Some old, dead writer defined "Wit" as "discovering likeness in things unlike". This article is about finding likenesses in things unlike—hence, the title. It’s not "witty" in the modern sense of the word.
Immigration and Steroids
Punishment and enforcement are linked by their nature to such an extent that many among us fail to distinguish between punishment and enforcement of the rules. When a murder is committed, we punish the murderer whenever we can catch him. If it’s 20 years later, we don’t care; 50 years later, he’s still liable to punishment. That is enforcement; punishment is enforcement in that case.
When a football player jumps off-side, we punish his team with a few yards. Punishment is used to enforce the rule. This causes people to think that punishment and enforcement of the rules are synonymous. In some cases they are. In some cases a walk is the same as a hit; in some cases it is not. In some cases punishment and enforcement are synonymous; in some cases they are not.
In many cases punishment must be linked immediately to the offense, or it has no effect as enforcement. If your dog makes a mess on the rug and you punish him 24 hours later, when you find the mess, this has no effect; thus it is, in fact, NOT enforcement of the rules. If a small child does wrong and you put him in time out two hours later, this has no value as enforcement of the rules, because the child makes no connection.
Suppose that there was a backfield-in-motion violation that was not called at the time, and the offending team then scored a touchdown. Suppose then, at halftime, the officials were reviewing the play, saw incontrovertible evidence of the transgression, and decided to take the touchdown off the scoreboard. Would that work?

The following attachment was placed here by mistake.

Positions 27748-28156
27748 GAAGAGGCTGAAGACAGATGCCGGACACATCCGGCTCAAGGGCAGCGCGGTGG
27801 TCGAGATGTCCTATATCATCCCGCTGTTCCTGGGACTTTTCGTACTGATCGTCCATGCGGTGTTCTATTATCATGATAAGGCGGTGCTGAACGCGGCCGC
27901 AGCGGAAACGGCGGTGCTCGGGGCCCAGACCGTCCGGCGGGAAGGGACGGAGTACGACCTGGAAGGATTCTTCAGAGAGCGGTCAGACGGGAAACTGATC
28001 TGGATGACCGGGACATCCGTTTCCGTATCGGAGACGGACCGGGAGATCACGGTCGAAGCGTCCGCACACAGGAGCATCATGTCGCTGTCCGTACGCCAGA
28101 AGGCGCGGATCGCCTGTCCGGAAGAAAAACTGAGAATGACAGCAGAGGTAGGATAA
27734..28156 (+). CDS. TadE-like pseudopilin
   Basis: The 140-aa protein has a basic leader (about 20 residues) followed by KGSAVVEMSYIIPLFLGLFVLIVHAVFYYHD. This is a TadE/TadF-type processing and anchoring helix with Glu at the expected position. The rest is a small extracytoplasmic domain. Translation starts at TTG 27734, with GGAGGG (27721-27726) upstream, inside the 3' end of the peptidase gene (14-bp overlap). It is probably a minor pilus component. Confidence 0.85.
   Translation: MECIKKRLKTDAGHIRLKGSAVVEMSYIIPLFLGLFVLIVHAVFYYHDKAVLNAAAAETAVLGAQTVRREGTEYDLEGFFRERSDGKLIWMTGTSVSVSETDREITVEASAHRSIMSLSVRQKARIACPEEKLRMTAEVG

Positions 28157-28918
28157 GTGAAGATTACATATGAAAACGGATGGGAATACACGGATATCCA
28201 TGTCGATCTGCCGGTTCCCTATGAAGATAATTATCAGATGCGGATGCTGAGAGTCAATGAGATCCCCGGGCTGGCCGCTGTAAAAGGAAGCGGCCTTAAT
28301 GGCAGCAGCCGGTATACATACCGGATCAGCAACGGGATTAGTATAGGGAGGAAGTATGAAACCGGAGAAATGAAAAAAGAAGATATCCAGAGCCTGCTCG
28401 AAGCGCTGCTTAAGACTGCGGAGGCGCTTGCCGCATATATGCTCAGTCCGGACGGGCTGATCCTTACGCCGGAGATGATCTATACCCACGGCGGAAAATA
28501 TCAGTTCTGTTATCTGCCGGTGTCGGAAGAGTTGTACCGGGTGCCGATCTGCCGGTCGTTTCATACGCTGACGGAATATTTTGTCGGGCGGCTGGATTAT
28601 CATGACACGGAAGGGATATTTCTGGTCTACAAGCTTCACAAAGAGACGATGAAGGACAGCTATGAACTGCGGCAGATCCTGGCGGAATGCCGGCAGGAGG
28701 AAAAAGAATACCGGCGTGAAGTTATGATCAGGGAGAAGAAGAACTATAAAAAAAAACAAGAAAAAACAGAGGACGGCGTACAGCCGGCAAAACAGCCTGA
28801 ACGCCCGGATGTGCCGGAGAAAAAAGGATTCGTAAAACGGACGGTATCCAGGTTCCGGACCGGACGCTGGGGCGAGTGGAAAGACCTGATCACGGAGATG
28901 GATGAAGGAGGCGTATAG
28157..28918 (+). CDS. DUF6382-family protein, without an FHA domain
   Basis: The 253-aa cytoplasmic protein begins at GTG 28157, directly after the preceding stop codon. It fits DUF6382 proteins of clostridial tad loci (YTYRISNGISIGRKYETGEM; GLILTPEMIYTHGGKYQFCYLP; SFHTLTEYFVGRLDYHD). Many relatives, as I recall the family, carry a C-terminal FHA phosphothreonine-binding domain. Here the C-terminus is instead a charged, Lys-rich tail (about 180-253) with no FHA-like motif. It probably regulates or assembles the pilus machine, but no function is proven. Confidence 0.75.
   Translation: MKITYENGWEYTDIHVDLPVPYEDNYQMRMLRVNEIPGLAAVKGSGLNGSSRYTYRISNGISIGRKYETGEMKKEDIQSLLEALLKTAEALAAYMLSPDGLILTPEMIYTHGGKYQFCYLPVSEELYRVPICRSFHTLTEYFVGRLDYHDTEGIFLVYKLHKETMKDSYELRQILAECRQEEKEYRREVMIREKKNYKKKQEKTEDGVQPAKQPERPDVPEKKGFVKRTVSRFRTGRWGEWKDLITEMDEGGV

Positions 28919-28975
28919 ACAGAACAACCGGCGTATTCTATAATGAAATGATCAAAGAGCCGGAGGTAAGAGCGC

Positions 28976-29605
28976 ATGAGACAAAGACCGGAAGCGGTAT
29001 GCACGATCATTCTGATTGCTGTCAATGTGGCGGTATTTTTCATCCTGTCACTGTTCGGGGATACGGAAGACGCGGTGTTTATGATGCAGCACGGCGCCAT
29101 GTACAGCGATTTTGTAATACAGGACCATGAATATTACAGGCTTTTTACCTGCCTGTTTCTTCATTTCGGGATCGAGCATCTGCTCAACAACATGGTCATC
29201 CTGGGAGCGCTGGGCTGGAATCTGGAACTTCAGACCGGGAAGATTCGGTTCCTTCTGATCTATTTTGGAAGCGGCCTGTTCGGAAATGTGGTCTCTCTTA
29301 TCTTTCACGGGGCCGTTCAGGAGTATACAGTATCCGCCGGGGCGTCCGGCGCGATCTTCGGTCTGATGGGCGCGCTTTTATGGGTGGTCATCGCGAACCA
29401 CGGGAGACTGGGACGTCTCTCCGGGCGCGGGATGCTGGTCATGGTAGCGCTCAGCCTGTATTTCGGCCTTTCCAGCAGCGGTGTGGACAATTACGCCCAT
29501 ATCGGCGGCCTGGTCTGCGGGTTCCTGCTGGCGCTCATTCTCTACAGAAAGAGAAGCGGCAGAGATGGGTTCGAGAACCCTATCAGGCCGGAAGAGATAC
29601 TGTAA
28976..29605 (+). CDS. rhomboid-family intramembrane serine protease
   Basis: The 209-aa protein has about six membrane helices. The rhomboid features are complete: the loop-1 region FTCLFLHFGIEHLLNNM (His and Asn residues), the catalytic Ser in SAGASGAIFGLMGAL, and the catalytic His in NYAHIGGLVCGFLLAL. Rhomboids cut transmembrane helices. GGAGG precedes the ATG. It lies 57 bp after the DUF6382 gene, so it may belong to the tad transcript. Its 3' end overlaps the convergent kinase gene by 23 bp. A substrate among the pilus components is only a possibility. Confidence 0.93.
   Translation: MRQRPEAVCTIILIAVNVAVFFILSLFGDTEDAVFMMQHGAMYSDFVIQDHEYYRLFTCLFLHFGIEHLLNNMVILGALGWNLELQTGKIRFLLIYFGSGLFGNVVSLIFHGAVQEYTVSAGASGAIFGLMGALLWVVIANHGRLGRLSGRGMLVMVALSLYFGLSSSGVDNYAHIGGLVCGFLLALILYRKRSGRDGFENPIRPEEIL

It’s not like murder. The rule can only be enforced, as a practical matter, at the time the violation occurs.
The Illegal Immigration problem and the Steroid/Hall of Fame Issue are alike in this way: That both of these are cases in which people want to enforce after the fact rules which can only effectively be enforced at the time of the transgression. In 1985, in 1988, in 1991 players were using steroids, and there was absolutely no enforcement of any rule against this (if, indeed, there was a rule against this, which we can debate another time.) Now people want to penalize those players, take their accomplishments off the boards.
Illegal immigration is the same thing. If you don’t want people coming into this country without papers, the time and place to enforce that is the border. Trying to enforce this policy. . ..or let us call it a law. Trying to enforce this law after the fact by punishing the people against whom no flag was thrown at the time is unraveling the thread of their lives, going backward in time. It is more-than-just punishment because, by unraveling the thread of their lives, in exacts a life-altering penalty for an offense that does not justify such a punishment.
Post-Election and Sportscasters
In a basketball game, if one team jumps off to a 20-11 lead and holds the lead until late in the game, the broadcast color man in most cases—19 times out of 20—will spend most of the game browbeating everything that the trailing team does. They can be trailing 83-78 with two minutes to play, and the announcer will still be dogging them: They have no energy, their offense is out of sync, they’re not taking care of the ball, they’re not blocking out on rebounds, etc., etc. If it’s 41-38 at halftime, the halftime analysis will score about 70-15—an endless series of criticisms of the team which has, in truth, merely missed one three-pointer or failed to defend one.